Additional standing WHO recommendations and best practice statements on wasting and nutritional oedema were also carried over from previous guidelines, including classifying nutritional status according to WHO child growth standards, providing children with severe wasting and/or nutritional oedema the recommended daily nutrient intake of vitamin A throughout treatment period, promotion and support for exclusive breastfeeding in the first 6 months and continued breastfeeding until 24 months and beyond, and others.

In addition to these guidelines, WHO will be putting out operational guidance to accompany them. As policymakers, governments and governmental agencies, program implementers, non-governmental organizations and other civil society organizations, and healthcare workers aim to reduce and prevent wasting and nutrition oedema in infants and children, they should rely on these guidelines to develop and implement evidence-based policies, programs, best practices, and regulations.

Transforming How We Advocate for Women’s Nutrition

1,000 Days was born in 2010 out of ground-breaking scientific evidence that found there was a brief but powerful window of opportunity from a woman’s pregnancy to a child’s 2nd birthday to enhance the development and long-term health of individuals and societies. The research showed that investing in proven, cost-effective nutrition interventions in that first 1,000 days can lead to lower child and maternal mortality and healthier moms and babies.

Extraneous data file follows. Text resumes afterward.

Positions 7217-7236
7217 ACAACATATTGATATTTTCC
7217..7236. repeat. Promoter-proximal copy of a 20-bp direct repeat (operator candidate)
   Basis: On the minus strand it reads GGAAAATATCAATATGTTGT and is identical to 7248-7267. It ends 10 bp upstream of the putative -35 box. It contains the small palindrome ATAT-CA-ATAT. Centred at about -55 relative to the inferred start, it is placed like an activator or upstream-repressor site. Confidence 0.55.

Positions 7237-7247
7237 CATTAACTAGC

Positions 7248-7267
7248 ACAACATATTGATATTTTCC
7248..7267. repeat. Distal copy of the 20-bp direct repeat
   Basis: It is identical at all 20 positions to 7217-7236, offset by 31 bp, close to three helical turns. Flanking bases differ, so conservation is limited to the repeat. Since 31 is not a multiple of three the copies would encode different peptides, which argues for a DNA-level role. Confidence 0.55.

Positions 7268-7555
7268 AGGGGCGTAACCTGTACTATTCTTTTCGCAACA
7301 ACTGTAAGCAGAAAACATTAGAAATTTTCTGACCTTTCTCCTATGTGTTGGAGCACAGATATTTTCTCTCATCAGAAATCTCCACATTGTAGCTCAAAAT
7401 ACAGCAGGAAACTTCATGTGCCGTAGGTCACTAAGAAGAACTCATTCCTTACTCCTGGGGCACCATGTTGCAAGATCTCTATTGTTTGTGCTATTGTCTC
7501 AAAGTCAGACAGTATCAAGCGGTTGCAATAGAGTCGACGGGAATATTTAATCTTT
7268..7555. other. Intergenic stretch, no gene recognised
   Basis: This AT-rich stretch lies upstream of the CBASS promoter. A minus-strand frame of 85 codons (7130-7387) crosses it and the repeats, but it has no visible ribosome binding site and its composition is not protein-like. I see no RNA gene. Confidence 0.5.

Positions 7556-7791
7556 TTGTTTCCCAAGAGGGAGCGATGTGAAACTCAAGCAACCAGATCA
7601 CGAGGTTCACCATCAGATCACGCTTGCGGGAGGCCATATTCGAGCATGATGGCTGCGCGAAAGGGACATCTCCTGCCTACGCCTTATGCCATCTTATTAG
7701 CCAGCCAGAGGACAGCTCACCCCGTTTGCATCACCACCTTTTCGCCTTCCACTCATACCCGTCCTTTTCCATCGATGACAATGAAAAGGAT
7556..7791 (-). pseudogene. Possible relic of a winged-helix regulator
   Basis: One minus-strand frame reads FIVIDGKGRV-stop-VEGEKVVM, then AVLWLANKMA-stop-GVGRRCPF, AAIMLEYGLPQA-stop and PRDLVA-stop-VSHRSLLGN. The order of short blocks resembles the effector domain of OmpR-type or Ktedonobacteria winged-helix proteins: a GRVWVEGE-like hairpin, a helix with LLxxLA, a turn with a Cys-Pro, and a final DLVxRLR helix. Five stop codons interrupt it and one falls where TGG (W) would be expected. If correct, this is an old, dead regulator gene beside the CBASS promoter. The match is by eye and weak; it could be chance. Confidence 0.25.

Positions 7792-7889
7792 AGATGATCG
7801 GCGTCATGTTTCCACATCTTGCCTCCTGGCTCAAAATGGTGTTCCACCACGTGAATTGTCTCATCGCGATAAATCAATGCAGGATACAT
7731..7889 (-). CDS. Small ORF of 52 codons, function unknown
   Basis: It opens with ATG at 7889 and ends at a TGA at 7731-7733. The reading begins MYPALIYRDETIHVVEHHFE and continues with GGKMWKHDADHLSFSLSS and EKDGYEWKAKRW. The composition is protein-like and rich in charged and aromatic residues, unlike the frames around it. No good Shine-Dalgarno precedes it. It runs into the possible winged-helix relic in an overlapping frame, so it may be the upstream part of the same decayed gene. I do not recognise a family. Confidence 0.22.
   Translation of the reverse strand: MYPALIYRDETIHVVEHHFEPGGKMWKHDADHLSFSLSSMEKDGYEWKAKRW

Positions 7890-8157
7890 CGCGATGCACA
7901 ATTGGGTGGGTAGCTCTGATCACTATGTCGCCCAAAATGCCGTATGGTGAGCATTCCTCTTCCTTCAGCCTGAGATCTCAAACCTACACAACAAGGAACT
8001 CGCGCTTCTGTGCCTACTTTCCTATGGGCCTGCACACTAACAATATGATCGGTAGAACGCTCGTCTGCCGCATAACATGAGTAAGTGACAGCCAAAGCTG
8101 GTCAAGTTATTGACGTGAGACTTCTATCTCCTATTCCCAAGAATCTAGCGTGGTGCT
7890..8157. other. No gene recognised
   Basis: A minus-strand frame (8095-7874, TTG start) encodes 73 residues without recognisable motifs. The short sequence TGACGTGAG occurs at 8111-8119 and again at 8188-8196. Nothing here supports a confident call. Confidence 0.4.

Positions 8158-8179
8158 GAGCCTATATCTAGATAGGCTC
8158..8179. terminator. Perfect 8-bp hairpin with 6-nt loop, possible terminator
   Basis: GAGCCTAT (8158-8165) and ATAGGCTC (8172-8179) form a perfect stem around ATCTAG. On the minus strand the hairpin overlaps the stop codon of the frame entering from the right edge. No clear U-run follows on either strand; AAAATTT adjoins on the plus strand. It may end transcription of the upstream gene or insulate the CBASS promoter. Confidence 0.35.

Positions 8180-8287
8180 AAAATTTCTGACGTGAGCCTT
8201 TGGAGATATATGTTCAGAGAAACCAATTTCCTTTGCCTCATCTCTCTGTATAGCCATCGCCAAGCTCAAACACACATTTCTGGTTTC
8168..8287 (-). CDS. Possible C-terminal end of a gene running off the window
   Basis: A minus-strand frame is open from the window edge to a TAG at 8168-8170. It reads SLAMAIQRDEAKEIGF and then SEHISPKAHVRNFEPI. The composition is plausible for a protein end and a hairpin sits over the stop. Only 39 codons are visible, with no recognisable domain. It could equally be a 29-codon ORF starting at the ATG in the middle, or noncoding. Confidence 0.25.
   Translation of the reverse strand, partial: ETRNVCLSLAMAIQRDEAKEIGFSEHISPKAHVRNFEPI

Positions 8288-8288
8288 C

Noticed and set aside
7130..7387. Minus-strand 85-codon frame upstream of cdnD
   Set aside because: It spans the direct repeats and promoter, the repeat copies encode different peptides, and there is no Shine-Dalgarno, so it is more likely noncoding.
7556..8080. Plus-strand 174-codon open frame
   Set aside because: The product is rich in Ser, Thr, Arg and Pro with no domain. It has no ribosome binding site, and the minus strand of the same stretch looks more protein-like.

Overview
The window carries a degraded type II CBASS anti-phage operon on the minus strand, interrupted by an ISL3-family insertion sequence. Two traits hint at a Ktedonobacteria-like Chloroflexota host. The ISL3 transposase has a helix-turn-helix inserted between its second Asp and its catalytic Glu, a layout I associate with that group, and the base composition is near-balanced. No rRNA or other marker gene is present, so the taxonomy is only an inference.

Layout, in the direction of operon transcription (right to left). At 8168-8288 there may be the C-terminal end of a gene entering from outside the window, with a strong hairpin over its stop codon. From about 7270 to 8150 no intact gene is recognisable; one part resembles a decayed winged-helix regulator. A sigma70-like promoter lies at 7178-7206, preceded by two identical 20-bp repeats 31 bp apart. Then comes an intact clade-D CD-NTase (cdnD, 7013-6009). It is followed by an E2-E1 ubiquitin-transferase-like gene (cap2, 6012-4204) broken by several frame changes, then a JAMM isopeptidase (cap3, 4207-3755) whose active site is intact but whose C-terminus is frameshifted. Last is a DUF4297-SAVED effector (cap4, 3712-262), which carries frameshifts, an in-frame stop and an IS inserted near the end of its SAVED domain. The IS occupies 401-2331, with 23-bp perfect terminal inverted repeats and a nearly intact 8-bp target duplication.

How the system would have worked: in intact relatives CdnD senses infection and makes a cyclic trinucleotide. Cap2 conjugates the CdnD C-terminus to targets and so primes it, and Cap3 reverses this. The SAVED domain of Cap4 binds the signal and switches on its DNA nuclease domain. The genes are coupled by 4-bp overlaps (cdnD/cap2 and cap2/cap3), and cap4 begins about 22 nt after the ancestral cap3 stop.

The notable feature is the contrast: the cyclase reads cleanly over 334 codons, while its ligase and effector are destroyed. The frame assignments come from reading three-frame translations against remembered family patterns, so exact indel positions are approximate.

Our organization set out to raise awareness of these findings and focus on improving policies and increasing much-needed resources for nutrition in the 1,000-day window. Research continues to prove that early investments in nutrition provide the foundation for children to develop to their full potential, setting them up for later success in school and the workforce, and reducing a child’s predisposition to obesity and other illnesses later in life.

But here’s something we’ve noticed over the years: at times, the nutrition community has so ardently celebrated the amazing potential impact of investments in the first 1,000 days that discussions of a woman’s nutrition have tended to narrowly focus on the impact her nutrition has on her newborn child. A woman plays an incredibly important and indisputable role in the health and development of her child – but all too often, a woman’s own right to long-term health and nutrition is overlooked.

Nutrition as a step toward gender equality

Women and girls often struggle to access adequate nutrition due to their status in a society.  In fact, they represent 60% of all undernourished people in the world and a recent analysis by UN Women found that two thirds of countries report higher rates of food insecurity for women compared to men. On top of that, women and adolescent girls have special nutritional needs tied to their reproductive health and menstruation. Today, it is estimated that more than one billion women and girls do not have access to the adequate nutrition and healthy diets they need to survive and thrive.